United States District Court, W.D. Washington, Seattle
FINDINGS OF FACT AND CONCLUSIONS OF LAW
C. COUGHENOUR, UNITED STATES DISTRICT JUDGE
matter was tried to the Court from May 8, 2017 to May 12,
2017. The claims presented were whether Defendant failed to
reasonably accommodate Plaintiff's disability, failed to
afford her protected medical leave, and impermissibly fired
her because of her disability. After bench trial and pursuant
to Fed.R.Civ.P. 52(a), the Court makes the following findings
of fact and conclusions of law:
FINDINGS OF FACT
Defendant Snohomish Public Utilities District No. 1 (the PUD)
is a municipal corporation in Snohomish County. The PUD is an
employer within the meaning of the Washington Law Against
Discrimination (WLAD), the Family Medical Leave Act (FMLA),
and the Washington Family Leave Act (WFLA).
Plaintiff Cynthia Stewart worked as a customer service
representative (CSR) for the PUD for over 20 years. Her
duties included assisting customers in person or over the
phone with issues with their public utility services and
billing. At all relevant times, Stewart was an employee
within the meaning of the WLAD, the FMLA, and the WFLA.
Court heard testimony from the following witnesses: Stewart;
current and former PUD employees Sara Kurtz (employee
resources), David Underwood (manager), Aaron Janisko
(manager), John Gregory (manager), Brad Kime (shop steward),
Kristi Treckeme (employee resources manager), Sarah Scott
(former manager), Cyndy Nance (manager), Derek Hermann
(manager), Lynn Wheeler (retired CSR), and Amy Murray (shop
steward); Stewart's treating physician, Dr. Phillip O.
Smith; Stewart's medical expert Dr. Daniel Krashin; the
PUD's medical expert, Dr. Lawrence Murphy; Stewart's
sister, Suzette Nielson; vocational expert Neil Bennett; and
economist expert Dr. Paul Torelli. The Court also reviewed
the deposition testimony of PUD assistant general manager
James West in lieu of live testimony.
Stewart suffers from chronic and debilitating migraines. She
has dealt with this condition for most of her adult life and
for the entire time she worked at the PUD. When Stewart
experiences a migraine, she can appear pale with droopy eyes.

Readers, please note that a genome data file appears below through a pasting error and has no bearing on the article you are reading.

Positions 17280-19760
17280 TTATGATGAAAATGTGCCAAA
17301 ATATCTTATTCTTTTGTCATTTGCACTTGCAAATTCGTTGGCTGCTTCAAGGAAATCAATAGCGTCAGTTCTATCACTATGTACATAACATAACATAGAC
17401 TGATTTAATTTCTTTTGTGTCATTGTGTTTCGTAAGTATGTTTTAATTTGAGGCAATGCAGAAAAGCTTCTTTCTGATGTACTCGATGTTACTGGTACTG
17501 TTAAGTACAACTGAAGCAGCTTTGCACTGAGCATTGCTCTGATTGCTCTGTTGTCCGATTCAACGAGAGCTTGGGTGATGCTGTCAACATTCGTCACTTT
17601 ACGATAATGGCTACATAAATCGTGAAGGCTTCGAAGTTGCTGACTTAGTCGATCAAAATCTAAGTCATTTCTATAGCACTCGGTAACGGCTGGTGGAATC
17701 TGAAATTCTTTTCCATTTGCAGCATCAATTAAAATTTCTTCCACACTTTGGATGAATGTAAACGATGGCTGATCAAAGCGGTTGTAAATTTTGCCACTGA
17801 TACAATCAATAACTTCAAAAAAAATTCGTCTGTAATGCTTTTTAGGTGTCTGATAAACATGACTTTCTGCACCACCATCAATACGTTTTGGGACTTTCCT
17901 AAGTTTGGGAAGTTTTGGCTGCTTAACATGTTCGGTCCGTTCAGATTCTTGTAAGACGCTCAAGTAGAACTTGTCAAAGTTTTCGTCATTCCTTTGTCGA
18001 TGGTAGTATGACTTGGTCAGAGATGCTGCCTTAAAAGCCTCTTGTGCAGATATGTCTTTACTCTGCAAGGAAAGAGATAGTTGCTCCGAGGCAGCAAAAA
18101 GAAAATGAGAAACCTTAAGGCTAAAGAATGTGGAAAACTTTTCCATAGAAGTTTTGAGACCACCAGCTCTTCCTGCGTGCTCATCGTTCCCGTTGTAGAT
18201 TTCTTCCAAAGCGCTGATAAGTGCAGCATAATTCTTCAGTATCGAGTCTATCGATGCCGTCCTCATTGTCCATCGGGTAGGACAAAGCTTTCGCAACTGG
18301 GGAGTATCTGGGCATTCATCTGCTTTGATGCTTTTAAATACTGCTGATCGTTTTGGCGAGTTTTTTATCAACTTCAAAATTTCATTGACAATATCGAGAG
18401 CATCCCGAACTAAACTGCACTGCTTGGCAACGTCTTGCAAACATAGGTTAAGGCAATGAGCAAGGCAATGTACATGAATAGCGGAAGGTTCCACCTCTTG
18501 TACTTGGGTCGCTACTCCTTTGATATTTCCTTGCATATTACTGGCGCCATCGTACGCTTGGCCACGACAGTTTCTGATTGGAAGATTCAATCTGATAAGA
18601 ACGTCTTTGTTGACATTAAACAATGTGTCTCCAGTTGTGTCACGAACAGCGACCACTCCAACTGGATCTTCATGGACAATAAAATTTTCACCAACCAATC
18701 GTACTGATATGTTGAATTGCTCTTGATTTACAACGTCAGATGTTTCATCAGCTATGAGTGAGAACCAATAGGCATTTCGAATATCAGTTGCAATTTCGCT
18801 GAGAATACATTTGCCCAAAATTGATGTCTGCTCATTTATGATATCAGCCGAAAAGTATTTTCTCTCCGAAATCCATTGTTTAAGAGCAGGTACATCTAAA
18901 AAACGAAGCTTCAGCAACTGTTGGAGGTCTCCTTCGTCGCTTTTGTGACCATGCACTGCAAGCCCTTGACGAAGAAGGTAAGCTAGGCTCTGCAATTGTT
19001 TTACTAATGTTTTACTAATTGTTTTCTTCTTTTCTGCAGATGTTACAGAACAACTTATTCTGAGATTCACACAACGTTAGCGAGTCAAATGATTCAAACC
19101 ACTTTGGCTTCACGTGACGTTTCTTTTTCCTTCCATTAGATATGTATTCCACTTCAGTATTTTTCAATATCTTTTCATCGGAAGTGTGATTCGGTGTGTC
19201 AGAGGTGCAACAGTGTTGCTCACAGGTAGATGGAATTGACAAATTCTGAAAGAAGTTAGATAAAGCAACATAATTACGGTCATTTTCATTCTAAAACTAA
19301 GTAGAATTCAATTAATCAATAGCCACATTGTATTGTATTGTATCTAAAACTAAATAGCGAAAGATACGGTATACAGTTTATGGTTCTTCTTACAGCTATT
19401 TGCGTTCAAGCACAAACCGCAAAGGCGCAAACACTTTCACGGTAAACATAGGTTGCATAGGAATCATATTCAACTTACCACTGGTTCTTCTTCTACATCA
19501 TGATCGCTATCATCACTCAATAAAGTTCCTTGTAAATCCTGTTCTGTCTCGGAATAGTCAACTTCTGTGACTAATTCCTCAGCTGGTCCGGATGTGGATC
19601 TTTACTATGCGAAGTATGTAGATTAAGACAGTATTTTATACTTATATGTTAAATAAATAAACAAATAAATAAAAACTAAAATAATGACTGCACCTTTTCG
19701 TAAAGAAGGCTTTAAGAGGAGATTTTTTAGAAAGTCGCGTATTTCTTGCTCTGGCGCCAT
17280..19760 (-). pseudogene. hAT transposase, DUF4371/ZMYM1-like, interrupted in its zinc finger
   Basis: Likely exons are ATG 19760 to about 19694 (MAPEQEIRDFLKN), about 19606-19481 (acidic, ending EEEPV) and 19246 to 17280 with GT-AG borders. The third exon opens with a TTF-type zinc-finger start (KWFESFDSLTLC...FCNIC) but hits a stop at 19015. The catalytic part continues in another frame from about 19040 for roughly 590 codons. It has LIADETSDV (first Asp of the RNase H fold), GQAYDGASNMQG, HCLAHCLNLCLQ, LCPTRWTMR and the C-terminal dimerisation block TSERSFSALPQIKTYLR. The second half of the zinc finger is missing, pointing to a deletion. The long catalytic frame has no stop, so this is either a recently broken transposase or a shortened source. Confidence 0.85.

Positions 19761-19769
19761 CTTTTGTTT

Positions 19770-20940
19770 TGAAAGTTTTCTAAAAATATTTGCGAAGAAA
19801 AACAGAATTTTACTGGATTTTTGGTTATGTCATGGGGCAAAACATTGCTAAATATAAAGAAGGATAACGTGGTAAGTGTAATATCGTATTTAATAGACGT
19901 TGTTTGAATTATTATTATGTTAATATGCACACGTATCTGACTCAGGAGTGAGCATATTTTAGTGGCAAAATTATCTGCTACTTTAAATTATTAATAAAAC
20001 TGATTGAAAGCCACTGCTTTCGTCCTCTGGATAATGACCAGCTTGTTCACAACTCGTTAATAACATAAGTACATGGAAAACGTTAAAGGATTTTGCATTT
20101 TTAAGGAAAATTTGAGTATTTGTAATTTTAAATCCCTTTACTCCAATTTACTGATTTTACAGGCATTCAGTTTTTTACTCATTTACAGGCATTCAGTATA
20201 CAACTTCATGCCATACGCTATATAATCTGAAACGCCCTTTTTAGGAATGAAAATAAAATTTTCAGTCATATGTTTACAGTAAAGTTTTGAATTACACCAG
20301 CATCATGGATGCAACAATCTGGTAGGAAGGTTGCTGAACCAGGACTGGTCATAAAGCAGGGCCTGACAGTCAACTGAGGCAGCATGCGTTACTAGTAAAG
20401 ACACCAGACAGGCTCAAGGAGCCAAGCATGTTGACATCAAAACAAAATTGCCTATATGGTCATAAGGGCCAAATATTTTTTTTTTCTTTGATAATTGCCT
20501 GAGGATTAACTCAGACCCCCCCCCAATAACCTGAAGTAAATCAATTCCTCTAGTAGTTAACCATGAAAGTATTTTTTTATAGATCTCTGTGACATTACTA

recently, Stewart has treated her migraines with non-narcotic
medications called Immitrex and Maxalt and, if these
medications do not stop a migraine, with the narcotic pain
reliever Dilaudid. Stewart's primary care provider, Dr.
Phillip O. Smith, prescribed these medications and
administers the Dilaudid by way of an injection.
Narcotic medications, such as those Stewart takes for her
migraines, can cause confusion, sleepiness, slurred speech,
and an itchy feeling.
PUD produced evidence that Dilaudid injections are
contraindicated for migraine treatment. However, Dr. Smith
testified credibly that he prescribed the injections for that
purpose. The propriety of Dr. Smith's medical care is not
the subject of this trial. The Court accepts his and
Stewart's testimony that the narcotic injections were
administered to treat Stewart's migraines.
Stewart cannot use the medications to curb the progression of
her migraines, the migraines can prevent her from functioning
or working for a period of two to three days. As a result,
Stewart would periodically take time off work to receive a
Stewart testified that she was eager to effectively treat her
migraines so she could return to work, that she did all she
could to minimize the impact of her absences, and that she
takes these drugs purely for medical reasons. The Court finds
this testimony credible.
until October 2014, Dr. Smith advised Stewart that she could
return to work a short time after receiving an injection.
PUD's Fitness for Duty Policy
PUD has a “Fitness for Duty” policy that
prohibits all PUD employees from working under the influence
of drugs or alcohol.
PUD trains management-level employees to observe signs of
impairment and to fill out a “Reasonable Suspicion
Checklist” with numerous appearances or behaviors that
might indicate impairment. When a manager observes any of the
behaviors on the checklist, the PUD authorizes him or her to
refer the employee for drug and alcohol testing.
Referring an employee for drug and alcohol testing can result
in discipline, up to and including termination.
Fitness for Duty policy makes no exceptions for employees who
take prescription medications to treat their disabilities.
PUD's Earlier Handling of Stewart's Condition
many years, Ms. Stewart worked in the Snohomish satellite
office of the PUD. The satellite office was considerably
smaller than the PUD's main headquarters in Everett, with
only three or four CSRs on staff at any given time.
much of her time at the satellite office, Stewart's
supervisors and coworkers informally accommodated her
condition by covering for her when she had to go to the
doctor to receive treatments.
about September 2013, however, Stewart's supervisor,
David Underwood, began expressing and documenting frustration
with her attendance and informal communication about medical
leave. In his notes, Underwood wrote that he told Stewart
about “the need for her to be here and able to
work.” He also wrote that he told her he needed
“to have someone here on a more consistent basis”
and “the frequency of absenteeism needs to
change.” On December 24, 2013, he told Stewart that